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Look around on your next mountain bike group ride, and you’ll probably see a mix of drivetrain setups. Some riders will be using single chainring setups while others will be pedalling double chainrings. In this article, we look at the advantages of each setup to help you determine which is better for you.

Wait, haven’t we be through this before?

Yes! The debate about the optimal number of front chainrings is not new. Mountain bikes used to come standard with a triple drivetrain setup including three front chainrings and a rear cassette.

However, as rear cassettes gradually picked up gears over time, growing from six to 11 in number, cyclists eventually figured out that they were pedalling around many duplicate gears and that they could still cover a similar gearing range with just two front chainrings – hence, the widespread adoption of the double front chainring setup.

Leading drivetrain manufacturers now offer as many as 12-speed cassettes as well as higher tech derailleurs that incorporate clutch mechanisms to reduce chain slap. Thus riders are again in a similar position of debating the pros and cons of eliminating one more chainring.

Advantages of a Single Ring Setup

It’s lighter. One less chainring and cable and no front derailleur mean your bike weighs less.

Shifting is simpler. You no longer have to worry about possibly dropping your chain when shifting between front rings. This is a big advantage, especially for racers shifting under pressure and for less experienced riders who lack confidence and skill to reliably use their front shifter with success.

It requires less maintenance. You’ll have fewer chainrings to replace when they wear out, and you’ll never need to adjust your front derailleur again during installation or as your cable would have inevitably stretched over time.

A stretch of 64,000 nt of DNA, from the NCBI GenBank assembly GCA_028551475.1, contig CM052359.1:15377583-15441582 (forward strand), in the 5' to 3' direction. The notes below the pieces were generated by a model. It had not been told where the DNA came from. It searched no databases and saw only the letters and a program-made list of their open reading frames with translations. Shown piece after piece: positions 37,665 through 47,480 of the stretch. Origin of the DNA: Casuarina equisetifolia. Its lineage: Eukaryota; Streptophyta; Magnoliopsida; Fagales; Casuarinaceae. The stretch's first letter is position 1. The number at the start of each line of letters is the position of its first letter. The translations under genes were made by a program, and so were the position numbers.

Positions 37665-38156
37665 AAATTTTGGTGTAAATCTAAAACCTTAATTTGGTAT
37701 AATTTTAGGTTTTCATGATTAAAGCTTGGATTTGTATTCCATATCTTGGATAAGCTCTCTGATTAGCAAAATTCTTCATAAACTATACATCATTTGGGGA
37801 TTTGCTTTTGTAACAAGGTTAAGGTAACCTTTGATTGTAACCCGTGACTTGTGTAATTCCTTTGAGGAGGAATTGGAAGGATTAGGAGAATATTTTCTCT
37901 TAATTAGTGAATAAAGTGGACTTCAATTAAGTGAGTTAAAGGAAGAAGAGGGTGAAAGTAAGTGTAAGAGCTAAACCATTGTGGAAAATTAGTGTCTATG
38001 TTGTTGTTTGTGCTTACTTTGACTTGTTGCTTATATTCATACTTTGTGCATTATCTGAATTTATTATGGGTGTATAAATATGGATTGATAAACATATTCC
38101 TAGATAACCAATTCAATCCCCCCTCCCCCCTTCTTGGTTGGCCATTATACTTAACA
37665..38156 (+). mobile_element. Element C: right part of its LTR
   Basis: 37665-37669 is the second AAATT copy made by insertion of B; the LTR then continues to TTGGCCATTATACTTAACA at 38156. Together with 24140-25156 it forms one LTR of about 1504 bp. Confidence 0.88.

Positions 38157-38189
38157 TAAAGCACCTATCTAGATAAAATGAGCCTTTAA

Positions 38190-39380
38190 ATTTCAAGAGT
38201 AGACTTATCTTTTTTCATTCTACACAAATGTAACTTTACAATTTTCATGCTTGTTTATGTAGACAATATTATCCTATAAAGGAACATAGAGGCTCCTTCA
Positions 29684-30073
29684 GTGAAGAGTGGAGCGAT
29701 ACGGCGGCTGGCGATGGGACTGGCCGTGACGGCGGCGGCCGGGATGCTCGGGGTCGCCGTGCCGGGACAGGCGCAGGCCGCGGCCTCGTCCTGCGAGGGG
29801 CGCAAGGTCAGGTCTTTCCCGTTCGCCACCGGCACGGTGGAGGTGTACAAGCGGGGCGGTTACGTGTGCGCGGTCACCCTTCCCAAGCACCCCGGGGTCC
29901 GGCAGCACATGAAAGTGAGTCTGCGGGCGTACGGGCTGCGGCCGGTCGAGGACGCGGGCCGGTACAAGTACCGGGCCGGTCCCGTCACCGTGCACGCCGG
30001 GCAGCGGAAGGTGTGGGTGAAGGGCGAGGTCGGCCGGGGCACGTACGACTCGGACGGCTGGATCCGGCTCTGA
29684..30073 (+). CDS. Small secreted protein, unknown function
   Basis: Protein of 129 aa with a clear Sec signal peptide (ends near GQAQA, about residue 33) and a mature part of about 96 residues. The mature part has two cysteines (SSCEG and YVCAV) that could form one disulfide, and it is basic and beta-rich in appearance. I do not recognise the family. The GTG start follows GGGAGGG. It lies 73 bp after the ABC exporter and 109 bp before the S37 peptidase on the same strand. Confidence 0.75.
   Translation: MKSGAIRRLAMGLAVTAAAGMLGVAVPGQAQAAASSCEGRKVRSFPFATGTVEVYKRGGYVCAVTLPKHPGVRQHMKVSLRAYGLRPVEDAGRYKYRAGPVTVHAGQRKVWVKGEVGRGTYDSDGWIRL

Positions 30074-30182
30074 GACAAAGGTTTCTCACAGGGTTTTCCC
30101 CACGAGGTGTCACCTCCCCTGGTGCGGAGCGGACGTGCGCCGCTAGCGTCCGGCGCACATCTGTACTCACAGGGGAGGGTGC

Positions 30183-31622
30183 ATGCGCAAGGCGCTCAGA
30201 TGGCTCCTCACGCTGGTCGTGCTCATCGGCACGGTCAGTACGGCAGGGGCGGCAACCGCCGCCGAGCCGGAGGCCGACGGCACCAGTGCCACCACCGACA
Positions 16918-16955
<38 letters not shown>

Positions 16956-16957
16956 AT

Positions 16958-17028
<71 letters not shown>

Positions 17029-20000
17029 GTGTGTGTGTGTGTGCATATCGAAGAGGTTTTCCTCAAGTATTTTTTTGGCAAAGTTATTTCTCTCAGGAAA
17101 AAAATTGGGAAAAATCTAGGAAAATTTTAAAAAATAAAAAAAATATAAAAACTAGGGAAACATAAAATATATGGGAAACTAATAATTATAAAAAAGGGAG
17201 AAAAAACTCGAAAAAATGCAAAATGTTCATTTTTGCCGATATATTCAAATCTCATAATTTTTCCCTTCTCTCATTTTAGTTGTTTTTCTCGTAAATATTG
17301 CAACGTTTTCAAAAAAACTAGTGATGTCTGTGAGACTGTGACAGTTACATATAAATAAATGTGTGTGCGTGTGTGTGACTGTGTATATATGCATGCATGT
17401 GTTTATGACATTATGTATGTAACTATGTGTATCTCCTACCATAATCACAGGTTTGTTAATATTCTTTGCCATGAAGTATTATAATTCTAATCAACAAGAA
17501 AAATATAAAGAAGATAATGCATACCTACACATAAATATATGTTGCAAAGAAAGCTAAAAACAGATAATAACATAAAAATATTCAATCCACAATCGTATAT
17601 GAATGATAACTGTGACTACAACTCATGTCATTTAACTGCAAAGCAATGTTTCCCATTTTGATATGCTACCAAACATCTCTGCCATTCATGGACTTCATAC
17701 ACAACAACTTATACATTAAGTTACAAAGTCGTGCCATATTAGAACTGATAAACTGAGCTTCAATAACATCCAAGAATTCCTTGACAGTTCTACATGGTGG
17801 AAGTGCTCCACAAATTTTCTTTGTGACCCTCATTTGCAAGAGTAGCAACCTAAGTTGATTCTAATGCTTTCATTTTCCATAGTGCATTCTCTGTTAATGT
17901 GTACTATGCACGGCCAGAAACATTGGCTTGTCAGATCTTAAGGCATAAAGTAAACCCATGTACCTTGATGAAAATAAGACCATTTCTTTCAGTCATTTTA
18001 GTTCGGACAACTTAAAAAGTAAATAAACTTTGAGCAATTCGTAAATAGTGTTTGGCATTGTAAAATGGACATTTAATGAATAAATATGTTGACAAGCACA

Cleaner cockpit. With one less shifter, your cockpit is less cluttered, and you free up one hand which can instead be devoted to operating your dropper post control.

Advantages of a Double Ring Setup

You have a larger range of gears. Because there are twice as many gears, it’s easier to spec them to cover a larger range. Having more gears at the low end makes it easier to tackle longer and steeper climbs. Having more gears at the high end means you can pedal down fast descents without spinning out.

Your pedalling may be more efficient. With twice as many gears, spacing between gears is typically smaller. If you are the kind of rider who is always shifting one gear up or down to maintain your optimal cadence, you will be more likely to always find the perfect gear at any moment.
You are more likely to have a better chainline. With two chainrings, you have more gear choices and can avoid poor chainlines, which means pedalling is quieter, requires less effort and causes less wear on your drivetrain.
Chainrings will not have to be replaced as often. Unless you always ride in just one of your two rings, normal wear and tear will be distributed over two chainrings, so you’ll have to replace them less often than if you were running one ring.

Do the Math

Still undecided? There is no substitute for sitting down with a gear calculator (such as http://www.sheldonbrown.com/gear-calc.html) and running the numbers on potential single and double chainring setups. Take the time to figure out your gear ratios or rollouts for your current and proposed setup. Then you’ll have a much better idea of how that potential new drivetrain will actually feel out on the trail before you invest the time and money to switch it.

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